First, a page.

Singing the praises of science careers for young Europeans
The EU-funded PERFORM project is exploring innovative ways to overcome a lack of interest in science careers among young Europeans. Solutions include using performing arts in secondary schools around Europe to encourage engagement with science.
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A significant number of young Europeans are not interested in a career in science, technology, engineering or mathematics commonly known as STEM subjects. This is often because they believe they lack the skills needed to succeed in these subjects. But if we are to secure the future of science and innovation in Europe, it is among young people that interest in these subjects must be fostered.
PERFORM is testing creative approaches aimed at encouraging young people to continue their studies in STEM subjects. Using performing arts has proved successful, and the project team is conducting research into the skills required by educators to replicate this approach.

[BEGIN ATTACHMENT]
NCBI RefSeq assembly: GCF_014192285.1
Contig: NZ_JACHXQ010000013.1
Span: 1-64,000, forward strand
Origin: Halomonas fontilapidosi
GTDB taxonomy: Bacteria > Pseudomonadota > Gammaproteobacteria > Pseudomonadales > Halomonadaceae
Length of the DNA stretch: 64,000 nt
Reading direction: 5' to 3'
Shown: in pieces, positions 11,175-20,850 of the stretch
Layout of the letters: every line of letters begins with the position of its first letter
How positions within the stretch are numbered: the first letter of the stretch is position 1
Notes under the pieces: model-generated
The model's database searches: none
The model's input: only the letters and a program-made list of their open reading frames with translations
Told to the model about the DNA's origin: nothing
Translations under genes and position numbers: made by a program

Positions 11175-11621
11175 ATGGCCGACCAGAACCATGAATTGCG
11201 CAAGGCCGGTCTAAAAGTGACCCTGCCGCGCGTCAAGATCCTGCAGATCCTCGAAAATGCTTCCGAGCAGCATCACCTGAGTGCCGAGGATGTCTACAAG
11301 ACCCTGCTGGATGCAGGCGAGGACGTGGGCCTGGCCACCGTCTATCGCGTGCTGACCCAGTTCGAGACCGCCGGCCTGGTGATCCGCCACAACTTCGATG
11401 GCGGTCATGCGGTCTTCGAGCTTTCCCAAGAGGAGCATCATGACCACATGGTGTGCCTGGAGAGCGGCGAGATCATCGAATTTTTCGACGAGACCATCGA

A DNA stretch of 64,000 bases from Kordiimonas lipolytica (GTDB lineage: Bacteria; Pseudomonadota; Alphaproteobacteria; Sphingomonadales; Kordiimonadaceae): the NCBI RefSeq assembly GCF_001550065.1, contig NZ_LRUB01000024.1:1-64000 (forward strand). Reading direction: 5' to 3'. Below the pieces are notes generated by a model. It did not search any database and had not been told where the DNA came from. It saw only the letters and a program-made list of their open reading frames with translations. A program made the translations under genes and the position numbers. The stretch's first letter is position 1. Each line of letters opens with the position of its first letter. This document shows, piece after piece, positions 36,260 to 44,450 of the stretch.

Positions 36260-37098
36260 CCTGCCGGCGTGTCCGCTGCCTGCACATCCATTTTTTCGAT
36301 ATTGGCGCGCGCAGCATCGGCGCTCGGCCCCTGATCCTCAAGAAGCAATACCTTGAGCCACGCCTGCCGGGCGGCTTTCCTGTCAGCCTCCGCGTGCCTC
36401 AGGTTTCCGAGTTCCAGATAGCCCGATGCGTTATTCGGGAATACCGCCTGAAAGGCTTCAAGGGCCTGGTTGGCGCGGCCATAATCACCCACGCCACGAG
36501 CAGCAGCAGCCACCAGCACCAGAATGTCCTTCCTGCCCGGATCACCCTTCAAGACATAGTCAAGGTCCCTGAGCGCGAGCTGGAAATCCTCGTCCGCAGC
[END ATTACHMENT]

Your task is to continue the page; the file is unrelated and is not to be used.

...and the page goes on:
PERFORM will develop a number of tools and training kits to help disseminate the best approaches to fostering STEM subject engagement. The kits could be used by teachers, students in educational research, science communicators and museums.
These training kits will include performance and participation-based education techniques designed to appeal to the human dimension of science. Explanations on how to adapt the kits to different European educational contexts will also be included.
The toolkits which will be tailored according to target audience will focus on developing a teachers communication skills and ability to create performances that improve science learning.
The project results, including the toolkits, will also be disseminated for use and replication through SCIENTIX, an EU network for sharing science teaching techniques. PERFORM aims to go further than simply increasing students knowledge of science however; reflective skills will be developed through exercises requiring students to consider the purpose and value of scientific research, and how this translates into real-life applications.